On Feb. 17, our virtual networking session will cover new employee onboarding and retention best practices
Staffing, supply chain issues and workplace changes are the challenges facing FMs
ll building HVAC systems have a finite service life. Even with a comprehensive maintenance programs, systems and components will eventually wear out, ongoing maintenance costs will increase, system reliability will slip, and operating efficiency will decrease. Managers might be able to keep things running for a while, but eventually, the system will have to be upgraded. When that happens, how well the manager plans that upgrade project will determine to a great extent the program’s short-and long-term success.
Managers should not undertake an HVAC system upgrade lightly because such projects present too many challenges. HVAC systems have long service lives. Installing the wrong system or installing the correct system improperly will result in problems managers will have to live with for years.
HVAC systems also are expensive, so money spent on system upgrades must be spent wisely, or managers might have to go through the process again. The process of upgrading an HVAC system also can be disruptive to occupants and operations, so it takes careful planning and scheduling to minimize such disruptions.
While careful planning is necessary for most HVAC system upgrades, it is particularly important when considering the upgrade of three essential systems; boilers, chillers, and air-handling units. By addressing key issues in each of these upgrade areas, managers can get the maximum performance out of their new systems.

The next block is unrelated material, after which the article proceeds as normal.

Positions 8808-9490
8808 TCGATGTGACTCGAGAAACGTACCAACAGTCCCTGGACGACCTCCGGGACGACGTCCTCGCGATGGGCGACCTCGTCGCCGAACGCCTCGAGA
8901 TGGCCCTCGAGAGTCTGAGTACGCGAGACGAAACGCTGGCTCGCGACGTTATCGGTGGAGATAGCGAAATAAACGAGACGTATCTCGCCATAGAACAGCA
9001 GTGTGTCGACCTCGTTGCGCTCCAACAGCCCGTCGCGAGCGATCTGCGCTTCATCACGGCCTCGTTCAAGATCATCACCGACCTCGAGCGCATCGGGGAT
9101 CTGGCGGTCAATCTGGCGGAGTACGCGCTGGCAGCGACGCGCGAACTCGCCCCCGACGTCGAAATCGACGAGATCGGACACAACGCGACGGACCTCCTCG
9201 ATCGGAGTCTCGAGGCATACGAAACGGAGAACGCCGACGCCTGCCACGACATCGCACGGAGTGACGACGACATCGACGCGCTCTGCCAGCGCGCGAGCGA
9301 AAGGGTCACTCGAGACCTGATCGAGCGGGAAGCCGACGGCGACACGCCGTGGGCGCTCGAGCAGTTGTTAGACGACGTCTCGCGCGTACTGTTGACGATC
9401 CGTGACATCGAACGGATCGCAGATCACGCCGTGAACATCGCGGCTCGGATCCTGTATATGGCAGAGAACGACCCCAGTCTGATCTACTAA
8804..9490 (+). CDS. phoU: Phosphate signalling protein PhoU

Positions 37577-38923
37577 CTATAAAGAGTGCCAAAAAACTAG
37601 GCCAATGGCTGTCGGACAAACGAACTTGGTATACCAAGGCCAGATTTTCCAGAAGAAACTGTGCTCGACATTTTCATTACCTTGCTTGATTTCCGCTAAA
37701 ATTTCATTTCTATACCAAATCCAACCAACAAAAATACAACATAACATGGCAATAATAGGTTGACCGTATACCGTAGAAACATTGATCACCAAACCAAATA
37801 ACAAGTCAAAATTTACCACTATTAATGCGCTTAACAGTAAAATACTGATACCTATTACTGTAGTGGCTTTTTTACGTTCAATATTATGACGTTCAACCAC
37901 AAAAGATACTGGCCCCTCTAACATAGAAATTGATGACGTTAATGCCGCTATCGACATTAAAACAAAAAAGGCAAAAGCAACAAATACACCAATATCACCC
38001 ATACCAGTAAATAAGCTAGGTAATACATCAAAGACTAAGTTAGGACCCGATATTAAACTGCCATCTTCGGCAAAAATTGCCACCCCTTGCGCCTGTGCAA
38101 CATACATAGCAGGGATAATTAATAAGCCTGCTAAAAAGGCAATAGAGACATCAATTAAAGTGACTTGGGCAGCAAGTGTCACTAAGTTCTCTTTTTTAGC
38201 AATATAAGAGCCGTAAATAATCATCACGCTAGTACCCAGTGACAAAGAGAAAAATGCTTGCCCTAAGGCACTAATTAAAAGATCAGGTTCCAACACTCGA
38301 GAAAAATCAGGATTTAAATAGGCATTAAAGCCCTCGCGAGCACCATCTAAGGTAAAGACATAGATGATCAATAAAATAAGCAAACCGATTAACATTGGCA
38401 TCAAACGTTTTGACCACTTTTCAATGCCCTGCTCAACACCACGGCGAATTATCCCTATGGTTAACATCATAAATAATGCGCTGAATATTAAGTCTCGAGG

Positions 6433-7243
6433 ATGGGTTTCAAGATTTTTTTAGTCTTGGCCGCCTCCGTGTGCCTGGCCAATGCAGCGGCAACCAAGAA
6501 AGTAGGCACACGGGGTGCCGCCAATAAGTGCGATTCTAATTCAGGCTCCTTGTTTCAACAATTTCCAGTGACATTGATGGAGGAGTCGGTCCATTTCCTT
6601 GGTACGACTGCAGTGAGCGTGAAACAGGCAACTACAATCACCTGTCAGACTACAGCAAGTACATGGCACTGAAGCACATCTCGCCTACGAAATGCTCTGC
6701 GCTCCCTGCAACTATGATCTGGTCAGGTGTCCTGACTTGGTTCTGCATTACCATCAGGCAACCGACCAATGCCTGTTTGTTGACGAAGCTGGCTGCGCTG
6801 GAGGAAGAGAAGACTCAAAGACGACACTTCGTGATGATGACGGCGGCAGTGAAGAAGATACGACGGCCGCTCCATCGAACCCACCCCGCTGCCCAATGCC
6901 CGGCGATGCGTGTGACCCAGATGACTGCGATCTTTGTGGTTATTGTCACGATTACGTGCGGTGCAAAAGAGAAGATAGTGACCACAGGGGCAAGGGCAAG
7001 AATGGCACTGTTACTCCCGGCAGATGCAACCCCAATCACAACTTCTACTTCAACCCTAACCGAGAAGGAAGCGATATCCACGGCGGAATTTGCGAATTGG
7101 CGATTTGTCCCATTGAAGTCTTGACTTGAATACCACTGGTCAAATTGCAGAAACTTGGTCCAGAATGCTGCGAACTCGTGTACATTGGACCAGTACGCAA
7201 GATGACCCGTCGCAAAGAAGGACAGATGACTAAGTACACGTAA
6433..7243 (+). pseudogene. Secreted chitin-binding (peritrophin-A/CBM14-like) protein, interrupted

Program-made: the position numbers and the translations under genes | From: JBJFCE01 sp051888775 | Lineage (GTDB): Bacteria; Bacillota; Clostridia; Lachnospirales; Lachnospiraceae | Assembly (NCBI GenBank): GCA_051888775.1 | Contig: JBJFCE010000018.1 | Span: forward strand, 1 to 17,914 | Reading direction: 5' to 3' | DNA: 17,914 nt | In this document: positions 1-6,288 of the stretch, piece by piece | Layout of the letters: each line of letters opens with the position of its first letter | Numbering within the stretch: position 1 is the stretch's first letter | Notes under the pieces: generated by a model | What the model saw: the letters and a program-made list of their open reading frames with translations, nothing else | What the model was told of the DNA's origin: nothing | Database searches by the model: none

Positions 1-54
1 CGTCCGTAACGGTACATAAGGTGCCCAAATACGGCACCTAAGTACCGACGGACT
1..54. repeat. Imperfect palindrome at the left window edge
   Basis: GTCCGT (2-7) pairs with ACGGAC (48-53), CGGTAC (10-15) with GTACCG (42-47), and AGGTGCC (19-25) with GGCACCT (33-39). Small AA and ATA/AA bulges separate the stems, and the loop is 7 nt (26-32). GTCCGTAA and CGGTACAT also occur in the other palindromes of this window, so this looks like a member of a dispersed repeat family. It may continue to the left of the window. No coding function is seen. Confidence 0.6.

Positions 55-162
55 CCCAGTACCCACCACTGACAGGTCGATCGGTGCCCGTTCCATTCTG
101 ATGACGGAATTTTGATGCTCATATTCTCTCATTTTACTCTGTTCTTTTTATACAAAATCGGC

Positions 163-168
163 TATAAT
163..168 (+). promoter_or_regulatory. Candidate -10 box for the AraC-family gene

The first issue managers need to address when considering a boiler upgrade is the constraints of the existing installation. Boiler room space generally is limited. Is there sufficient room to install the upgraded boiler or boilers? Changes to building systems over the years might make it difficult to install the new boilers without making modifications to piping, flues, ventilation systems, and other equipment.
Is there an adequate, clear path to get the boilers into the boiler room from outside the building? In many cases, the boilers might have been installed before the completion of boiler room walls, making it necessary to remove portions of walls to remove the old boilers and install the new ones. These size issues will require managers to carefully consider options when selecting new boilers.
Timing also might be an issue, since most upgrades take days to weeks. If the boiler is used only seasonally, then managers can schedule replacement scheduled during the off-season. But if boilers are needed year round, a temporary installation might be required and must be planned for.
A second issue managers must address early in the upgrade planning process is the boiler’s capacity. Even if the original boiler was properly sized for the application when it was installed, that might no longer be true. Boilers have service lives of as long as 40 years. Over this period, many changes have taken place to the operations and activities taking place in the space, as well as to the building envelope, that require different heating loads.
If the new installation is to meet the needs of the facility, managers need to consider the current and future demand for heat from the boiler. If the load varies over time, consider installing several modular boilers that operators can stage to meet the requirements of the facility. Matching the available capacity of the boiler to the demand increases the efficiency of the operation.
A third issue managers must address if the upgrade is to succeed is understanding other changes to accommodate the upgraded boilers. Is asbestos present on the piping systems that installers must addressed? Does other equipment, such as expansion tanks or system pumps, also require upgrades? Ignoring these issues will prolong the upgrade process and increase costs.
Specifying HVAC Equipment Based on Facility Needs